Last month, Apple (AAPL) seemed a good buy because its yield was attracting income buyers (Apple: Analytical Shift Makes Stock A Buy). Now, not only is the yield still attractive, but Apple's investor antipathy and diminished growth expectations are added reasons to buy - i.e., to be optimistic about AAPL as a stock investment.
(As a "bonus," we are getting today's (Wednesday) price drop because of the news about e-book pricing. More about that at the end of this write-up.)
First, let's update the yield picture. Then we can look at investor attitudes and the company's growth outlook.
Apple's yield: Even better than before
When I last wrote, Apple's annual dividend was $10.60 per share. Shortly after that, Tim Cook announced earnings and an increase in the dividend to $12.20 per share. That large 15% dividend increase likewise raised the stock price yield levels 15%:
These levels are important to income buyers, so they offer good support points, keeping risk in check. A safe 2+% yield with growth potential in today's market is desirable. So why is Apple's yield so high at around 2.75%? It's a dual whammy that has struck AAPL. First, the rapid shift of investor attitudes from optimistic to pessimistic. Second, the diminished growth forecasts with greater uncertainty.
Today's investor view of Apple: Undeservedly negative
In less than 12 months, investors' view of Apple has gone from being the best growth company ever to being a has-been company, now criticized on many fronts. Neither perspective is correct. Therefore, where last year's view took the stock too high, this year's has taken it too low.
This 2013 over-pessimistic attitude can also be seen as a reaction to 2012's over-optimistic one. This offsetting action/reaction pattern is common in the financial world and was made well known by Roger Babson and his Babsoncharts in the early 1900s. The effects can be seen in Apple's stock price chart:
(click to enlarge)
(Stock chart courtesy of StockCharts.com)
Last year's rapid run-up was heightened by investor euphoria. Then, as excessive expectations began to come undone, the stock returned to a more normal valuation. However, the undoing of over-optimism rarely (never?) stops at "normal." New buyers, wary of a falling stock, want a bargain. Moreover, Wall Streeters know that anxious investors hanging on for a bounce-back are likely to bail out if a stock drops further. Hence, the continued drop this year as a reaction to what went on last year.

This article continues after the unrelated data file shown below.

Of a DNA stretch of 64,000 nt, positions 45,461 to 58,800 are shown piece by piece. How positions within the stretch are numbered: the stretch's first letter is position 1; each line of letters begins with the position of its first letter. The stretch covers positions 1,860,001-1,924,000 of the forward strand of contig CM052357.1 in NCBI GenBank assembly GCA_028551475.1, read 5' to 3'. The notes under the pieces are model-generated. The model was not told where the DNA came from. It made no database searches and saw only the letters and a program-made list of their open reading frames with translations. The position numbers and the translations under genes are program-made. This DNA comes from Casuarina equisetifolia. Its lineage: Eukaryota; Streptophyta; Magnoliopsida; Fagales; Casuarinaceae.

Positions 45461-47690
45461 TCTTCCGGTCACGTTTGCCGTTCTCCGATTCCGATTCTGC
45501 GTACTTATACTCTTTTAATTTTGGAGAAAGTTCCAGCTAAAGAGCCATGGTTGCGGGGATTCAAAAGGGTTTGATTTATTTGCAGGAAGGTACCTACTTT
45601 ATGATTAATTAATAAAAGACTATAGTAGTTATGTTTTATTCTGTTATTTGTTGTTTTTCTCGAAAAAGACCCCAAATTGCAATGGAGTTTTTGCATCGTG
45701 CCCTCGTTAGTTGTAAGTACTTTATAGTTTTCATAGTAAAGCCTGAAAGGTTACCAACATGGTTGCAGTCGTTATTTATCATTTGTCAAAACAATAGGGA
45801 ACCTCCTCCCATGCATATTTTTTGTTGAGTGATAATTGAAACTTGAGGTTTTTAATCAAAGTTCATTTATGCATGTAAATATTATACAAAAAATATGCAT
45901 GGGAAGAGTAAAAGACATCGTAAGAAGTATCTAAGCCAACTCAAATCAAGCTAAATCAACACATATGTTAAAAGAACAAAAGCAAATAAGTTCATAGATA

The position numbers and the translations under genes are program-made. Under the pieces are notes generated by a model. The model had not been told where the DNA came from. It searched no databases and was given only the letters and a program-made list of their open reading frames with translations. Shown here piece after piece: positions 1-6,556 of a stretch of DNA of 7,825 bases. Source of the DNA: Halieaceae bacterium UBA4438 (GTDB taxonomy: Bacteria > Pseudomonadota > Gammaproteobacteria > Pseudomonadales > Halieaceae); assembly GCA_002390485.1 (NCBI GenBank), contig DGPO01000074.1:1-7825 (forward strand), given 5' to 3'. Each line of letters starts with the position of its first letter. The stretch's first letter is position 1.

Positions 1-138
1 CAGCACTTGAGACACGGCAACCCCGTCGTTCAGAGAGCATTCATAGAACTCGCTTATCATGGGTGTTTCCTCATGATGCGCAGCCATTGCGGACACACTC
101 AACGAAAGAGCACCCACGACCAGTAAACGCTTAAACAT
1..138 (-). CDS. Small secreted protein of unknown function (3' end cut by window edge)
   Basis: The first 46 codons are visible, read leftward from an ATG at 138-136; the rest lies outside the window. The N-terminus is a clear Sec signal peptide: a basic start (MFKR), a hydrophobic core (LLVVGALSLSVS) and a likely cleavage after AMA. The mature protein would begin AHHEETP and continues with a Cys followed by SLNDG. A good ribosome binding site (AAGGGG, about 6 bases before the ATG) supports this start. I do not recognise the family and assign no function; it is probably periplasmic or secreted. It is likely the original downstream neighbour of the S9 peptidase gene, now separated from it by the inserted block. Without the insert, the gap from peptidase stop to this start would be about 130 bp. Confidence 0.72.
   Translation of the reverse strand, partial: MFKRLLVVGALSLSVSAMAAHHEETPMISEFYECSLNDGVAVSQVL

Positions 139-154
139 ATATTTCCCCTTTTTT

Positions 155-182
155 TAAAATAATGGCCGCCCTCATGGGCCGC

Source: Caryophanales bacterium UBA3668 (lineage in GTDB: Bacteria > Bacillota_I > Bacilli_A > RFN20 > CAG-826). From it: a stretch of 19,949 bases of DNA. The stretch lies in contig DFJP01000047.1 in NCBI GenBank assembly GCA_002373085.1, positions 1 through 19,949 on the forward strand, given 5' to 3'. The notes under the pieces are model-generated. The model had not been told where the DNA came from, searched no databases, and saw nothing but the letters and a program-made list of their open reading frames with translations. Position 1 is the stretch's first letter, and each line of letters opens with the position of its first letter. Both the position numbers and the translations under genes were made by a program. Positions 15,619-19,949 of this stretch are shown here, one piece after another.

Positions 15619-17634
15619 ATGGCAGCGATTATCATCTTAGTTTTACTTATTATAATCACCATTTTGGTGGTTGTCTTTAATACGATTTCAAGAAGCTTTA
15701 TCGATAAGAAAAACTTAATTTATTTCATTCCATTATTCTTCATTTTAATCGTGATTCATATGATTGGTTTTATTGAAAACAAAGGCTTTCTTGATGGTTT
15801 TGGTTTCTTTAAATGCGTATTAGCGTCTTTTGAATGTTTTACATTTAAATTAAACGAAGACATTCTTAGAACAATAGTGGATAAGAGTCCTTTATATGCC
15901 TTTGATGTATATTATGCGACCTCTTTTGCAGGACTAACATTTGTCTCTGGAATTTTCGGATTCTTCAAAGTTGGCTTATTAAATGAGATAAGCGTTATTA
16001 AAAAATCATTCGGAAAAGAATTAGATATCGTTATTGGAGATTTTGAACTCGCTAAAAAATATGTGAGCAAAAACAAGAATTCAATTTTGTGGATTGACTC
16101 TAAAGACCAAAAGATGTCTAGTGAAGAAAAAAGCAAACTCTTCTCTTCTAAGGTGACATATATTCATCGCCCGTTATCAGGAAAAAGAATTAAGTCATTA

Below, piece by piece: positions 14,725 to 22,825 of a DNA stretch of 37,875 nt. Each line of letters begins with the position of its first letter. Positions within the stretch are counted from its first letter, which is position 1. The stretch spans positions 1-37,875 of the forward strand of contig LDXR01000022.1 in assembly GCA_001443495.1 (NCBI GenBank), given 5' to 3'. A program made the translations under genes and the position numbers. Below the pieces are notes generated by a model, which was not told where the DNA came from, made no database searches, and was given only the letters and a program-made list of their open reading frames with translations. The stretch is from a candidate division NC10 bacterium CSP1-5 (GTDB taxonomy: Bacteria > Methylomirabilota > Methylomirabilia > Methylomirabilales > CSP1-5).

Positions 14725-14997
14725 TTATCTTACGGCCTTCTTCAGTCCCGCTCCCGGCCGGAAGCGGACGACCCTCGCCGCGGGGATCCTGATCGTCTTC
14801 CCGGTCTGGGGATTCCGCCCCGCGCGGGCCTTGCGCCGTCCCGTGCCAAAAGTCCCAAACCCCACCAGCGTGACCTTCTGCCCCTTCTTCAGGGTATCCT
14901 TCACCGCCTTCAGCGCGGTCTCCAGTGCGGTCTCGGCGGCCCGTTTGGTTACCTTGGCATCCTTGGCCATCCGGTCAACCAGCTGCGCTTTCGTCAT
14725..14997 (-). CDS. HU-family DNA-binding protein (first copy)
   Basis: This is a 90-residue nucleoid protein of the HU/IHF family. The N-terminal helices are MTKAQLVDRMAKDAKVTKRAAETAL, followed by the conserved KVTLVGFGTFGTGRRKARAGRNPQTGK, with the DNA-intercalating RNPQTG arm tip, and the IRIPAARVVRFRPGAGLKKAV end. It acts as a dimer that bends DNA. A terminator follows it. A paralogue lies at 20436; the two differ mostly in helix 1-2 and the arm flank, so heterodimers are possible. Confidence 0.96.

Eventually, the excesses are unwound and the stock becomes a value that attracts new investors. Helping that along this time is Apple's new dividend.
Apple's growth forecast: How to view the future
There has been widespread criticism of Apple's secrecy about what Apple is up to, making growth forecasts unknowable. This lack of information has always been the case - it's just that investors and analysts began to feel high growth was certain in 2012. Now investors say, "Just let us know what's coming, so we can be assured that the future will be positive." That unrealistic demand (in a competitive industry, particularly an innovative one like technology) resulted from having had high expectations (up to now unfulfilled) of big things to come after Jobs died.
So, without foreknowledge, what should our outlook for Apple's growth be? The best approach is to stick to a basic checklist:
Does Apple operate in growth areas of a growth industry?
Does Apple have the organization and management to be a successful growth firm?
Does Apple have an innovative and growth culture?
Does Apple have the manufacturing processes to produce high quality products in quantity?
Does Apple have a positive brand awareness?
Does Apple have the marketing procedures and clout to introduce new products successfully?
Does Apple have the financial resources to accomplish its strategies?
Answering "yes" to these questions means Apple has what it takes to produce growth in the future. How much and from what products? Time will tell. For now, particularly with the stock having a good dividend yield, we can be satisfied - indeed, optimistic - about the company's prospects.
The bottom line
Apple is more than a stodgy dividend payer. It possesses strong growth characteristics, even as investors bemoan the lack of a clear future. In fact, simply by saying we think Apple "could" produce good future growth, we now fall into the optimistic camp.
The recent dividend increase combined with the current price drop has taken the yield even higher than it was when the stock bottomed at about $385. Therefore, the price looks desirable as an income investment alone, meaning any future growth prospects are a bonus. For that, we can be truly optimistic about Apple as an attractive long-term investment.
So what about the e-book pricing investigation and "ringleader" accusation by the Justice Department?
First off, it's been a known issue that Apple has been unwilling to settle. So, although it is finally going to court, how and when the issue will be resolved is unknown. Typically, analysts wait for the details to emerge, calculating worst case and more likely results. One key item is Apple's refusal to settle even as all the publishers did. Is the company's hard stance due to arrogance? Likely not, especially with Tim Cook as CEO. It could be that Apple has an arguably defensible position, as it says it has.